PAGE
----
Posts Tagged ‘marketing’

Marketers Are Pushing Hard to Be Seen at This Year’s Super Bowl

January 27, 2014  |  Media Week  |  No Comments

Bud Light’s Rob McCarthy huddled with his marketing team in New Orleans on the eve of last year’s Super Bowl

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Viacom’s Branded Content Play Is the Latest Among Cable Giants

January 22, 2014  |  Media Week  |  No Comments

Viacom is doing at scale something that TV entertainment companies—especially those with a wide footprint in the unscripted world—are treating like the advertising success of the future: It's creating a full division devoted to branded content. (The Nickelodeon family of kids' networks isn't a part of this—those channels operate under very different advertising rules.) The new group is called Viacom Velocity and will work closely with the marketing divisions of every adult network in the Viacom portfolio, including Comedy Central, MTV, VH1, Spike, TV Land and BET. The original content part of the unit—creative solutions, run by Neils Schuurmans, formerly evp of marketing and exec creative director at Spike—will serve partly as a think tank for new ideas. One example is Comedy Central's recent half-hour prime-time special with Kevin Hart—called Serve & Protect—which led into Hart's new movie with Ice Cube, Ride Along. The other part of the venture will be working with existing talent. Evp Dario Spina will head the integrated marketing half of the equation, working on content that "weaves in and out of our existing programming," as Spina puts it. Both involve a significant amount of production oversight, as well as air traffic control between very different brands. "This is something we've been doing informally for the last few years and it's really reaching a tipping point of scale," said company ad sales head Jeff Lucas, who is also refreshingly frank about why the company is announcing the new unit now: "As we're approaching the upfront, we want to make some noise to get out there and broaden it." Indeed, it's a good time to formalize this setup—throughout television, it's harder every year to sell clients on a purely spot-based buy. Viewers skip ads, they pirate, they wait for the DVD set or the streaming air date, or they buy by episode on digital. But Lucas says this is the way forward. "We've spent years investing in content based on deep research," he told Adweek. "We can get closer to the creators of that content than anyone." (Both Spina and Schuurmans report to Lucas.) Network executives at several companies have been trying to do this on different levels for years—a few years ago at NBCUniversal, Lauren Zalaznick (who left the company late last year) instituted cross-network demo buys for women and Hispanic viewers that forced the sometimes internally competitive NBCU family to play nice together when it came to pleasing ad clients. Ad sales president Linda Yaccarino created a "client solutions group" with similar aims in October. Discovery purchased Revision3 last year in a bid to create more deeply branded properties that aligned with its existing linear networks; thus far its Animalist and Test Tube digital platforms (half-siblings of cable channels Animal Planet and Science) have yielded several sponsorships. And Turner has Funny or Die and a particularly deep client-network setup at Adult Swim—with the exception of reality, comedy content is the easiest to integrate.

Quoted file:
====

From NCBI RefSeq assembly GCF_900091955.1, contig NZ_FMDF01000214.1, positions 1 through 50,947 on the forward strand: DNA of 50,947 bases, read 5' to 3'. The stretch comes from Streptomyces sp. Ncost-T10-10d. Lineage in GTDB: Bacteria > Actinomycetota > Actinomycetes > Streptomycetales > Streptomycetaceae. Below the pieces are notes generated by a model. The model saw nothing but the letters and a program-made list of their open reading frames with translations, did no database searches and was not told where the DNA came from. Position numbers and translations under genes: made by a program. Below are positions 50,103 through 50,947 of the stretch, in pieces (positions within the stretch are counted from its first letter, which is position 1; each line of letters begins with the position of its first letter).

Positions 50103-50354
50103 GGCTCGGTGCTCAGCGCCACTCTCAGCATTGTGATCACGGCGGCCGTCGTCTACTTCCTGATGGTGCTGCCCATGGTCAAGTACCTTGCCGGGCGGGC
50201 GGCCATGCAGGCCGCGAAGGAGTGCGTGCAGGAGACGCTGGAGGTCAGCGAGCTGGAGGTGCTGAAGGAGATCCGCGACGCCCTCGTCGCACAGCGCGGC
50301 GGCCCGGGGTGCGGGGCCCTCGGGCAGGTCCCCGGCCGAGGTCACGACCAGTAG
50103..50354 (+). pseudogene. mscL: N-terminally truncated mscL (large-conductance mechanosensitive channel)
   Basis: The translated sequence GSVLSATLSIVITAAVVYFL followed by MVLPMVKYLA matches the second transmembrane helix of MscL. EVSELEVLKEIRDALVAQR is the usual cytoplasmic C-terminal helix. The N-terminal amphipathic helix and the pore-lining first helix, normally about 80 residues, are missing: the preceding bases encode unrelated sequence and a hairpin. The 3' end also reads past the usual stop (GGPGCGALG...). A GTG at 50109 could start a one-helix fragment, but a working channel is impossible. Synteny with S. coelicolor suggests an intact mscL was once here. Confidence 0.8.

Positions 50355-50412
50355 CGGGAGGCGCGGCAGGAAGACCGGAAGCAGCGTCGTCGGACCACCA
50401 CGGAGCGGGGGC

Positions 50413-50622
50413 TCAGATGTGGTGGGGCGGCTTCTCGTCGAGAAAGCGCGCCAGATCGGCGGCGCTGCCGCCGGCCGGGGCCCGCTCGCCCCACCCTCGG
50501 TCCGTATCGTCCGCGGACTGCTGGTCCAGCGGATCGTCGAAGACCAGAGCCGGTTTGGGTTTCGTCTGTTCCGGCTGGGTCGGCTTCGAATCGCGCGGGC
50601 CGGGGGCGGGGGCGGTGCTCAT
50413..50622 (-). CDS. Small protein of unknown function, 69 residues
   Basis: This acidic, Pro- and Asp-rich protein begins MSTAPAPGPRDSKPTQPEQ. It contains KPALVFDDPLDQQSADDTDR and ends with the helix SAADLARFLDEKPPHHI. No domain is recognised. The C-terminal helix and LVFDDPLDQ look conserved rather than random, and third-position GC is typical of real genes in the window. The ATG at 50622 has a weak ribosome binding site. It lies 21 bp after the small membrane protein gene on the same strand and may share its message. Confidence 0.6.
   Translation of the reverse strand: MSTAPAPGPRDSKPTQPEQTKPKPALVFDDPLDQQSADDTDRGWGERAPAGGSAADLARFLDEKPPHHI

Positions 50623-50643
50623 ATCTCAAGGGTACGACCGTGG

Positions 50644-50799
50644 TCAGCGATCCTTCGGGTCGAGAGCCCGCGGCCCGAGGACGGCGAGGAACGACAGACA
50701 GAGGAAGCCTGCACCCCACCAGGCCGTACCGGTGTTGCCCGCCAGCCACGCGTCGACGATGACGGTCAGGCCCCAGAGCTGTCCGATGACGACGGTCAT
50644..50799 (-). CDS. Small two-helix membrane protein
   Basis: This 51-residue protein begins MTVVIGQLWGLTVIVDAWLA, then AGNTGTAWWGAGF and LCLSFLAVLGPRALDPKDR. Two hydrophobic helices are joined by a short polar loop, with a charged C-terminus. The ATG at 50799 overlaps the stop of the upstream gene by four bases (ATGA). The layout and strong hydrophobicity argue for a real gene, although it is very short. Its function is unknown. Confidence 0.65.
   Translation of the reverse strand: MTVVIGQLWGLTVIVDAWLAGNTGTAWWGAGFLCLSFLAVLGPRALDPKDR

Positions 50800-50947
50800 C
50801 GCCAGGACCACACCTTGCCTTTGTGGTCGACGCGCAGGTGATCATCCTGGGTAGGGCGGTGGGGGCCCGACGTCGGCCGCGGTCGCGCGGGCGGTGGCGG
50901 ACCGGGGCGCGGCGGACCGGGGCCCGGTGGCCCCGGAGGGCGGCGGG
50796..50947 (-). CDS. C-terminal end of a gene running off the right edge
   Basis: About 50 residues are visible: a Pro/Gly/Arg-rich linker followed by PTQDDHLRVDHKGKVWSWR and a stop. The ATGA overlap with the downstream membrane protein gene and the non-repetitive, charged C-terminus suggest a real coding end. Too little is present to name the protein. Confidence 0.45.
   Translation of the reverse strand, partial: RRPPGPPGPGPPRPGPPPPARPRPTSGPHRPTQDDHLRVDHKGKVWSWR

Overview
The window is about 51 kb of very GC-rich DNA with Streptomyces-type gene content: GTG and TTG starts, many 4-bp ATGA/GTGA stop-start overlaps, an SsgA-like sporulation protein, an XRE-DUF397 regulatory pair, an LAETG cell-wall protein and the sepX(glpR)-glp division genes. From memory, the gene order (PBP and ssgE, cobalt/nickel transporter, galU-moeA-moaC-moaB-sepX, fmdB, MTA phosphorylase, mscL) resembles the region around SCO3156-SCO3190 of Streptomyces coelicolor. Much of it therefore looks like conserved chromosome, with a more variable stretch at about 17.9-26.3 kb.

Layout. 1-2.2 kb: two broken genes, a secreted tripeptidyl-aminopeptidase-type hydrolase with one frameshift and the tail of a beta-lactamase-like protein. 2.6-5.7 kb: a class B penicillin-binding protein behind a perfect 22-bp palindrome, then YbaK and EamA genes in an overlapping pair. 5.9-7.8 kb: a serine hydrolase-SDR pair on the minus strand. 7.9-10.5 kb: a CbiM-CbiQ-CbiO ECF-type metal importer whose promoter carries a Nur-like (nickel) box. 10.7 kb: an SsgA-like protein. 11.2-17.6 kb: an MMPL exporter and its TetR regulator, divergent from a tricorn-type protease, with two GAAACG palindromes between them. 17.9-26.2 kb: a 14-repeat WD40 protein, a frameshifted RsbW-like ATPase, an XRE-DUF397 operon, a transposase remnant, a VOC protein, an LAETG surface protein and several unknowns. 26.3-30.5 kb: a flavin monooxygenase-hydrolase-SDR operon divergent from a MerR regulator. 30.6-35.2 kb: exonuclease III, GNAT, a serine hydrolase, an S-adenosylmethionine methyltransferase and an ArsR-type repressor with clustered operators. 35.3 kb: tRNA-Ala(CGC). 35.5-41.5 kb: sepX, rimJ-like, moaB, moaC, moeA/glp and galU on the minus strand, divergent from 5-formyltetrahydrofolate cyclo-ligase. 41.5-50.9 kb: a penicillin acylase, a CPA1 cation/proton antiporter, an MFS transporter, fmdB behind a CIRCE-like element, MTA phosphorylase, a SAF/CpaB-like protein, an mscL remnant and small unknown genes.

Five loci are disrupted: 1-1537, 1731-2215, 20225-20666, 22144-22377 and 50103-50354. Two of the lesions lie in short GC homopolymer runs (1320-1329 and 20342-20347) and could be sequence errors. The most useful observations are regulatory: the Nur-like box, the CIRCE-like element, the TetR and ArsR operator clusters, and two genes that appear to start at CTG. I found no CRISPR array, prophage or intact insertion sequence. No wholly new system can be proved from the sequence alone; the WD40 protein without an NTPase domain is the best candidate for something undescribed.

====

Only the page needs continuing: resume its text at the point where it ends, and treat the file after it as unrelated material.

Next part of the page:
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Viacom Is Creating a Full Division Devoted to Branded Content

January 22, 2014  |  Media Week  |  No Comments